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Stem cell scientist receives Till and McCulloch Award


Ottawa, ON – Dr Aaron Schimmer, associate professor in the University of Toronto’s Department of Medical Biophysics and a clinician-scientist in the Princess Margaret Cancer Program/Ontario Cancer Institute at University Health Network, has received the 2012 Till & McCulloch Award, presented each year by the Stem Cell Network in recognition of the year’s most influential peer-reviewed article by a researcher in Canada. Dr Schimmer will accept the award and present a lecture entitled “Novel therapeutic strategies to target leukemia stem cells” as part of the Till and McCulloch Meetings in Montréal on April 30, 2012.

Despite being relatively new to the field of stem cell research, Dr Schimmer brings extensive knowledge of chemical biology and drug discovery using high throughput screening. He was recognized for his article published in the November 2011 issue of Cancer Cell entitled, “Inhibition of Mitochondrial Translation as a Therapeutic Strategy for Human Acute Myeloid Leukemia.” In the lab, Dr Schimmer and his team used drug screening techniques on leukemic stem cells and were able to identify existing drugs with strong potential to act as effective treatments for the devastating blood disorder.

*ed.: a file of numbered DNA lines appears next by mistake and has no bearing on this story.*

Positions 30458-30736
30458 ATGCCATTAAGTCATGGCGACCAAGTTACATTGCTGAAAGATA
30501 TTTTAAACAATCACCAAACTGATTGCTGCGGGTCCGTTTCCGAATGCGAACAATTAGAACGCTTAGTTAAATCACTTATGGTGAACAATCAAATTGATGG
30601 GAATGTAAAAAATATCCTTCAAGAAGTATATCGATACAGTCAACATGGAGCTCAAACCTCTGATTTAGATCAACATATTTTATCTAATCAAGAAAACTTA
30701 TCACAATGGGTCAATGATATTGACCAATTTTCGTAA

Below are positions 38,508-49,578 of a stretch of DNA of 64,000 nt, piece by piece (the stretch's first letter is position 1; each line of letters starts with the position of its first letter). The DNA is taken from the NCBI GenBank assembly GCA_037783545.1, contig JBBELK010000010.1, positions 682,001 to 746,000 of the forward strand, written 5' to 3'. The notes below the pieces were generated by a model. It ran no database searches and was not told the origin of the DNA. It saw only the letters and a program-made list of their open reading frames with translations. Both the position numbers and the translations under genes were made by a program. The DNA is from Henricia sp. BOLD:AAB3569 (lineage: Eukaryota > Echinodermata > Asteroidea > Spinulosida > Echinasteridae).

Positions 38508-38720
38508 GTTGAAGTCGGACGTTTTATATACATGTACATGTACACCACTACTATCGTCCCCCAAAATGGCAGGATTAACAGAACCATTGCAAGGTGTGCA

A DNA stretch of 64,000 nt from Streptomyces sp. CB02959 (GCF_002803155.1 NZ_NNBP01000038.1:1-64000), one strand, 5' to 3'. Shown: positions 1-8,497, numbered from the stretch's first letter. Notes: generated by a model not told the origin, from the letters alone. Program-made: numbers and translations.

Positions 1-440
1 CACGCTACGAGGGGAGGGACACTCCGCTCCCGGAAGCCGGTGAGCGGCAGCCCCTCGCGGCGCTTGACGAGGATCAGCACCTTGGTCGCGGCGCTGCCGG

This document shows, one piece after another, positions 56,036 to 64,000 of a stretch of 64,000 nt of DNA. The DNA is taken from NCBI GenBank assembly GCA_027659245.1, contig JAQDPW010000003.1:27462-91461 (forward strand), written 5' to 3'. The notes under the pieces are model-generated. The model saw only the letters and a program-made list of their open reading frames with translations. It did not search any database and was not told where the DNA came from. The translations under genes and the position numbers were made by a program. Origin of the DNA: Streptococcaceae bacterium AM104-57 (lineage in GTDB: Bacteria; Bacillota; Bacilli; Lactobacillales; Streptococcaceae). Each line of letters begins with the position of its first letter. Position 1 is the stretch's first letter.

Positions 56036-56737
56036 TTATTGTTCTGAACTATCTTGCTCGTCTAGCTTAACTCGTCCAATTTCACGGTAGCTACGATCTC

“It is incredibly impressive how much progress Dr Schimmer has made in such a short period of time by using these stem cell screening techniques,” said Michael Rudnicki, scientific director of the Stem Cell Network. “By identifying drugs which are already approved for human therapies and testing their efficacy in treating diseases such as leukemia, Dr Schimmer has shaved years off of the clinical trial process. It is likely that his discovery will improve the outcomes for many patients in the near future.”

By concentrating on Federal Drug Administration (FDA)-approved drugs and testing their efficacy against leukemic stem cells, Dr Schimmer’s team identified one antimicrobial agent in particular – tigecycline, an antibiotic sometimes used to treat skin and abdominal infections – as a potential treatment for acute myeloid leukemia.

“When I was notified by the Stem Cell Network that I had received the award and would be presenting the Till & McCulloch Lecture, I was truly surprised – and very excited,” said Dr Schimmer. “Our lab developed a stem cell focus in very large part due to our involvement with the Stem Cell Network, so it’s fitting that the relationship has come full circle. For me to stand among the most prominent names in this field is a great honour.”

In 2005, the Stem Cell Network established the Till & McCulloch Award in honour of Canadians Drs James Till and Ernest McCulloch, whose pioneering work established the field of stem cell research.